Property Section committee member Clare Harman-Clark rounds up the sessions at the National Property Law Conference, held at the Law Society on 10 October

Clare Clark

It has been a challenging year for our profession. Buffeted by changing policy, beaten by fraudsters and bewildered by the promises of digital revolution, we now face very serious questions about how we operate in order to best serve our clients while ensuring the sustainability of our practices. Running with the themes of transparency, regulation and change, the National Property Law Conference had a lot of ground to cover.

In 2018, HM Land Registry (HMLR) reported £130m of attempted property fraud, a crime increasing with alacrity. Little surprise then that both commercial and residential updates were dominated by discussion of how to deal with the outcome of the conjoined appeals in Dreamvar [2018] EWCA Civ 1082. Unravelling the rationale for finding breach by the buyer’s lawyers when the purported seller had absconded with the purchase price, Cecily Crampin of Falcon Chambers reminded those present to get to grips with the Law Society’s Code for Completion by Post, and pause for thought before issuing an undertaking – which prompted a lively discussion on the creation of a duty of care.

On the whole, the audience was disarmed with practical tips for avoiding common HMLR application errors

Running with the practice management theme, Chris Handford of the Solicitors Regulation Authority (SRA) explained in full the changes to the SRA Handbook, and the SRA’s (admittedly still rather opaque) approach to enforcing new price transparency rules. Alison Matthews, director of quality and risk at Shoosmiths, set out the challenges presented by changes to anti-money laundering requirements, and potential solutions.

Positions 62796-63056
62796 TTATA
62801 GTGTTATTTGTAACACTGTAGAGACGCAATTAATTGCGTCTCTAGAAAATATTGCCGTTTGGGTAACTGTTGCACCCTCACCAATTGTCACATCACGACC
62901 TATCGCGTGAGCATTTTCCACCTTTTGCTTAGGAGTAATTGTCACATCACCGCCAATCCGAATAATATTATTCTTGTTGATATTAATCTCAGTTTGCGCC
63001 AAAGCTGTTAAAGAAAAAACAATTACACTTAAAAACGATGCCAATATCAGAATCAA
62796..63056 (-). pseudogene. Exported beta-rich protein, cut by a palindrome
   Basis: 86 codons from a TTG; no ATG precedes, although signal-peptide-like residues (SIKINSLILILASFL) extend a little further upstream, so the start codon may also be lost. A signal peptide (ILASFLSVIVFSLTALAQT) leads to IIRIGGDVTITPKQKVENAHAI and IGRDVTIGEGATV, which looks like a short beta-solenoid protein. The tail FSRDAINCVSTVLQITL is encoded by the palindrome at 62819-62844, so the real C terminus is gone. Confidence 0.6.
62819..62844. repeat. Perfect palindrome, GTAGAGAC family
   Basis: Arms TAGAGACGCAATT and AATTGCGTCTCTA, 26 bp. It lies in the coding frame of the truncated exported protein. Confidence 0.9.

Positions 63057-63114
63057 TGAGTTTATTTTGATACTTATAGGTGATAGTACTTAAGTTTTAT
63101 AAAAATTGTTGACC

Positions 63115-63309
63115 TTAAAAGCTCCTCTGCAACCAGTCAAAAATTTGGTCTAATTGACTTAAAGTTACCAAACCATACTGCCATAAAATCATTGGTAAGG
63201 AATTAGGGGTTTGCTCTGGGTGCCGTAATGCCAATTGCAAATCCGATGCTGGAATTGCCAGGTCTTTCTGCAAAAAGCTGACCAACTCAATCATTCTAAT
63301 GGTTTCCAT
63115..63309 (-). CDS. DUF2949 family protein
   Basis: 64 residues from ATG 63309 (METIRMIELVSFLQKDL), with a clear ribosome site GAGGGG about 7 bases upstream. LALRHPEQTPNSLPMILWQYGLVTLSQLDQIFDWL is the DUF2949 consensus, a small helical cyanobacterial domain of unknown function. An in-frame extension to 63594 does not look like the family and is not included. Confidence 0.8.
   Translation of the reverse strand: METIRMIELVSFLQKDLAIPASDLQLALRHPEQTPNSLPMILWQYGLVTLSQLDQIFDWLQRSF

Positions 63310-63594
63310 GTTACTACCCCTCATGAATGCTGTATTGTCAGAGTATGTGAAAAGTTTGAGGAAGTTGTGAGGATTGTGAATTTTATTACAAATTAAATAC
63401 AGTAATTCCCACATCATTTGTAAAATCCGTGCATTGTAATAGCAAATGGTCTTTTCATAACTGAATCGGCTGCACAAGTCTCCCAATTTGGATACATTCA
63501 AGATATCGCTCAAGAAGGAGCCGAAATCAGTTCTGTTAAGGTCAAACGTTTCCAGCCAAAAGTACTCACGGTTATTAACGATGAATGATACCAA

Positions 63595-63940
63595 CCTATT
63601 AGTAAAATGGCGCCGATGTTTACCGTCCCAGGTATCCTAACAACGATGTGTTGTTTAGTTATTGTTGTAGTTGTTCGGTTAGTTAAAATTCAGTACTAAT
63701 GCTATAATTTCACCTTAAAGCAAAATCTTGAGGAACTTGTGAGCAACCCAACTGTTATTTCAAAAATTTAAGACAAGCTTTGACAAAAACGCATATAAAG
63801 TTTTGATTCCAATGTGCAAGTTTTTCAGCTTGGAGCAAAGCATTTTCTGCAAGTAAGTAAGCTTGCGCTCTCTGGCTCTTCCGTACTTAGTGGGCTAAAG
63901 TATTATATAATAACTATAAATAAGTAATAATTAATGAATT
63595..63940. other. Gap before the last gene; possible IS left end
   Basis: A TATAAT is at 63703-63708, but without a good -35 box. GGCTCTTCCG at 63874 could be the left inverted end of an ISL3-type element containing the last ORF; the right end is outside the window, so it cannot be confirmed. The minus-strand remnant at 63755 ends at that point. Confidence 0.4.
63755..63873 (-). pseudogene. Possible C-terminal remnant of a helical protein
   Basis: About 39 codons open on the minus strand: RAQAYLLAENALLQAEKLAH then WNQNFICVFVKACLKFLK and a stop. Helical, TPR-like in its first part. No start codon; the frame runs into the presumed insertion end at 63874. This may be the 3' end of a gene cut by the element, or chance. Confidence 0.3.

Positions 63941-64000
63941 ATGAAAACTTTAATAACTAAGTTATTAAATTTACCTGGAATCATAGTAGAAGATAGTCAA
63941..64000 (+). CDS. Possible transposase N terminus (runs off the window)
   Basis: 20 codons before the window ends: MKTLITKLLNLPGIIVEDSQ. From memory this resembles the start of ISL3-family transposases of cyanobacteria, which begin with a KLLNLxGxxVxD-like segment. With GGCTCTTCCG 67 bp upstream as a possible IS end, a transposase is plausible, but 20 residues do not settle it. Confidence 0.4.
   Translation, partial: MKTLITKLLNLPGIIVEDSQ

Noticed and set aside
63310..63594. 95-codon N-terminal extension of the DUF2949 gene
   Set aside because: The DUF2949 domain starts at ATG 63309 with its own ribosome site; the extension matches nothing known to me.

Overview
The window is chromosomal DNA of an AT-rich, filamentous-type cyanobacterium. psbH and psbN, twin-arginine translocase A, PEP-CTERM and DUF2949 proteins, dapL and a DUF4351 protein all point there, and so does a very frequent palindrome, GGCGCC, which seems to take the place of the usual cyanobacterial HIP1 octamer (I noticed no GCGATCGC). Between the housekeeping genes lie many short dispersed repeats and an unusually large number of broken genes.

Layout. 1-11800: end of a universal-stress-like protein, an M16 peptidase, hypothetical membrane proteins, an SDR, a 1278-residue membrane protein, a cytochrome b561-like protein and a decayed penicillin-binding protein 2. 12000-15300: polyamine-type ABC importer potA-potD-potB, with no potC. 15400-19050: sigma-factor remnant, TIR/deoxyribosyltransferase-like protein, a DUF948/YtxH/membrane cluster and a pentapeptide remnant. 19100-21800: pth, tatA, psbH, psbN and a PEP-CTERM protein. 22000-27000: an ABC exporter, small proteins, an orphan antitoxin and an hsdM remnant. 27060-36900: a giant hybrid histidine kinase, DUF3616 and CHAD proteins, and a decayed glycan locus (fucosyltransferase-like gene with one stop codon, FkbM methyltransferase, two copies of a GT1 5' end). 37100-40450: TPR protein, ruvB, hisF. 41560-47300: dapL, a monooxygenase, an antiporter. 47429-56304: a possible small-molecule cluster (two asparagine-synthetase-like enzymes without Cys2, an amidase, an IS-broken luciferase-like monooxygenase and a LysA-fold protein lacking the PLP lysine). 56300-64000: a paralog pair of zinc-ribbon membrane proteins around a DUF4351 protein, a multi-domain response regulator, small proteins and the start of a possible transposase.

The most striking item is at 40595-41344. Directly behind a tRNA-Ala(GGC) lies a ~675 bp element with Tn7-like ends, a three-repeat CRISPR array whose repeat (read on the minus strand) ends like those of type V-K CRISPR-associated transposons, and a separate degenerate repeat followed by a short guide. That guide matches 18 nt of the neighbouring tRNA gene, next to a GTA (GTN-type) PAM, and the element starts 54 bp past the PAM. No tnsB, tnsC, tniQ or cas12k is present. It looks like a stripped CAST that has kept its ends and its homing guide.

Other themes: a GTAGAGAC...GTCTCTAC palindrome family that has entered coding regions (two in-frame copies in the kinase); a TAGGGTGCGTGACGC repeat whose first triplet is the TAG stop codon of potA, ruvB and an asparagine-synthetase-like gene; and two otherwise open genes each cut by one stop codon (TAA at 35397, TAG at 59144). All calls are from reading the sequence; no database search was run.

Of course, there were plenty of other important takeaways. We heard about changes to the Conveyancing Quality Scheme and Conveyancing Protocol. We learnt that land valuations under the Electronic Communications Code do not assume the site will be used for telecoms. We battled our way through the government’s confusing array of leasehold reform. A scenic tour of impactful (and interesting) case law took us from sky-high Tate Modern extensions to 19th century burial vaults. And as the world wakes up to climate change (and hears the sounds of Extinction Rebellion on the streets), a back-to-basics session on environmental law from Caroline May of Norton Rose Fulbright could not have been more timely.

Standing before a room of property lawyers, meanwhile, Andrew Robertson, head of customer policy and service performance at HMLR, must have expected something of a battle when he came to discuss how requisitions and rejections were dealt with. There was some consternation on HMLR plans to share requisition data with the SRA (have conveyancers been “hung, drawn and quartered”, as one delegate put it?), but on the whole, the audience was disarmed with practical tips for avoiding common application errors.

Just as delegates were getting to grips with the current pace of change, two sessions presented to us the potential for a real digital onslaught. Conference sponsors Gazeal shared the stage with Yoti and Shieldpay to discuss how the process of buying a property is too slow, and demonstrated how tech can reduce the friction, the frustration and the timescales.

And Matt Prior, of the Ministry of Housing, Communities and Local Government, showed how the government is investing to modernise the whole transaction lifecycle. For those of us willing to adapt, there are exciting spaces to occupy in this brave new world.